Author: Greg Taylor

Business finance: Terms explained

In his weekly business banking post our CFO Greg Taylor explains a few terms to help you to be on top of any meeting with your business banker.   

Ever feel uncomfortable when you meet with your business banker because they use fancy terms rather than speaking your language?

Here are a couple of key terms they use explained. Knowing how bankers approach lending decisions can save you time and heartache too. You may want to impress your business banker by throwing in a financial phrase or two the next time you meet.

Loan to Valuation Ratio (LVR). This ratio is the amount lent as a percentage of the market value of the security for the loan.

The higher the LVR, the higher the perceived risk and the higher the likely cost of obtaining that loan. The maximum LVR varies between different types of properties and between lenders. For example, the maximum LVR for residential properties is usually 80 per cent (sometimes less for units, inner city apartments, and luxury properties), for commercial properties it is often 70 per cent.  While loans are available above these maximum limits they generally come with either more fees or higher interest rates.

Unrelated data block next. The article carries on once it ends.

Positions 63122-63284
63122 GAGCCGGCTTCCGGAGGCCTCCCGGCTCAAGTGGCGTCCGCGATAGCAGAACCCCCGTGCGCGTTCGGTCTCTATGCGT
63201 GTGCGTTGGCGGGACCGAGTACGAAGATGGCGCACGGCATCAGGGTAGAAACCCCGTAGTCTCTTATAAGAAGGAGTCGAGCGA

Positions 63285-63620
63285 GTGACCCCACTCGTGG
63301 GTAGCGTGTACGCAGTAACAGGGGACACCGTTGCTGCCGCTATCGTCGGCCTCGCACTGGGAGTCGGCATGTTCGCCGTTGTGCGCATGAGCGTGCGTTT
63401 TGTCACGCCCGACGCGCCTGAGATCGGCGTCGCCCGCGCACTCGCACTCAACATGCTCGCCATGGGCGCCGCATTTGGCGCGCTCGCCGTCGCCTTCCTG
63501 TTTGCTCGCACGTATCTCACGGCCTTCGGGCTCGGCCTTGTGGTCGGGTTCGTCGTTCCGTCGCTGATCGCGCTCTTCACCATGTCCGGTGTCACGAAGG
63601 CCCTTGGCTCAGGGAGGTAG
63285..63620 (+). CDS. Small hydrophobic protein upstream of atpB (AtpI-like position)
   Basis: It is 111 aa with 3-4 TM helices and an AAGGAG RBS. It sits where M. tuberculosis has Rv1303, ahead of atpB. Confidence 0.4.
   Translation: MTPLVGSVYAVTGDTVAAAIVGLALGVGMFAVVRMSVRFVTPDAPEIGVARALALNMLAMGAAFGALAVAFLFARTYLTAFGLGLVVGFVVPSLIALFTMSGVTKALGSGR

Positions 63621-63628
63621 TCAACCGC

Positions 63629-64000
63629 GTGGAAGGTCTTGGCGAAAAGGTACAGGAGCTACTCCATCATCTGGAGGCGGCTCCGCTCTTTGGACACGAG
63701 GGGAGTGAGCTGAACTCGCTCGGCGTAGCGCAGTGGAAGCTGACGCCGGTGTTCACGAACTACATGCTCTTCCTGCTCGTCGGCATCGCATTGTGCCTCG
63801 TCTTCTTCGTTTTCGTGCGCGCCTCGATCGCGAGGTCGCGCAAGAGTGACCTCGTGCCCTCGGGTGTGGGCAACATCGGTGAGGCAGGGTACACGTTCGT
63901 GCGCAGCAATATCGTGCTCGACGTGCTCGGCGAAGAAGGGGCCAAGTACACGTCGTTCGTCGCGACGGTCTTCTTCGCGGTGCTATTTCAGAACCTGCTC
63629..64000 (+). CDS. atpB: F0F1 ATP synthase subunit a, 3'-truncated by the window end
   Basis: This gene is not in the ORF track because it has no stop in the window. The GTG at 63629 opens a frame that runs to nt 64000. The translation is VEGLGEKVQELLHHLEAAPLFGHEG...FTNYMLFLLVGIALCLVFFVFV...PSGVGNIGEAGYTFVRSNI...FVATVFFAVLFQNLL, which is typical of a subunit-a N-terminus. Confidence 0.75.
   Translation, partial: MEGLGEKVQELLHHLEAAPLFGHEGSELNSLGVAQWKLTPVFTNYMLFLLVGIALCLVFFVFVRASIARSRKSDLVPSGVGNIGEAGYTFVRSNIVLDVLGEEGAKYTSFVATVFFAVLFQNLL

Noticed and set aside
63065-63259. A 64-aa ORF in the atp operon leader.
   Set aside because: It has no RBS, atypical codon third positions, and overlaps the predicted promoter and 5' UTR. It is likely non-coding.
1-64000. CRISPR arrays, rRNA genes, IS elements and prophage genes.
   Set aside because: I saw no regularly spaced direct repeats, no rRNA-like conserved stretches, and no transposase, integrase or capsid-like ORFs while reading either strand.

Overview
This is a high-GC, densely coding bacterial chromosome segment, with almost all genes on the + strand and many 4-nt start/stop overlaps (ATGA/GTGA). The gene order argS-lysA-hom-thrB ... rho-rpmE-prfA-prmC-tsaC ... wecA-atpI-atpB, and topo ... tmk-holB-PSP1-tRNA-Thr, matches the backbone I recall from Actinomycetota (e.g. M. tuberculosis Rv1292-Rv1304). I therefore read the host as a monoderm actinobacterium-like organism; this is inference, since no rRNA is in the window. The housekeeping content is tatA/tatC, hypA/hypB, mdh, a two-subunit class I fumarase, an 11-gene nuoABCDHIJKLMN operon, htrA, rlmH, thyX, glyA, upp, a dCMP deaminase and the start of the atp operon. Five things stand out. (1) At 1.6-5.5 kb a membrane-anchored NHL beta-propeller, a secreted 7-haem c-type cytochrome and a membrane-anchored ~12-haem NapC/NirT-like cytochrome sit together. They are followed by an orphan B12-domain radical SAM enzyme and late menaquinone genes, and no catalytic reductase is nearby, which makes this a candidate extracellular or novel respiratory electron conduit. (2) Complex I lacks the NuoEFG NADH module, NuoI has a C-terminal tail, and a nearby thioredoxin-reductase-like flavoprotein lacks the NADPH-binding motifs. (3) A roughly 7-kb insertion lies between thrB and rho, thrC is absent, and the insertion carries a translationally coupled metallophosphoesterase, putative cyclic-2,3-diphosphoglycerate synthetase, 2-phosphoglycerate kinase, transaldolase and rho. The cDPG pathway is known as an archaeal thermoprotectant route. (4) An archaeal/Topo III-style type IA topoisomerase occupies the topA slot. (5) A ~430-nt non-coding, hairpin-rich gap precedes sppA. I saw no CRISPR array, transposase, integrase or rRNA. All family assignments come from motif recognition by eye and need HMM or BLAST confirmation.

Lenders are cautious people and will be reluctant to lend the total value of the security because valuing property isn’t an exact science and they need to allow for changing economic circumstances and changing property values.

Risk margins. Unlike home loans, business loans are often expressed as a base rate plus or minus a risk margin. The risk margin reflects the assessed level of risk a lender sees in a business and it will vary from business to business. It doesn’t mean the lender thinks it is a bad business (if they did they would not make the loan). By applying a margin to all loans, this earns additional income to hopefully offset losses on those loans that do default.

Next week we’ll look at a few more banking terms. Have you got a banking term that has you stumped?

This post is based on Greg’s weekly column in the Newcastle and Lake Macquarie Post.


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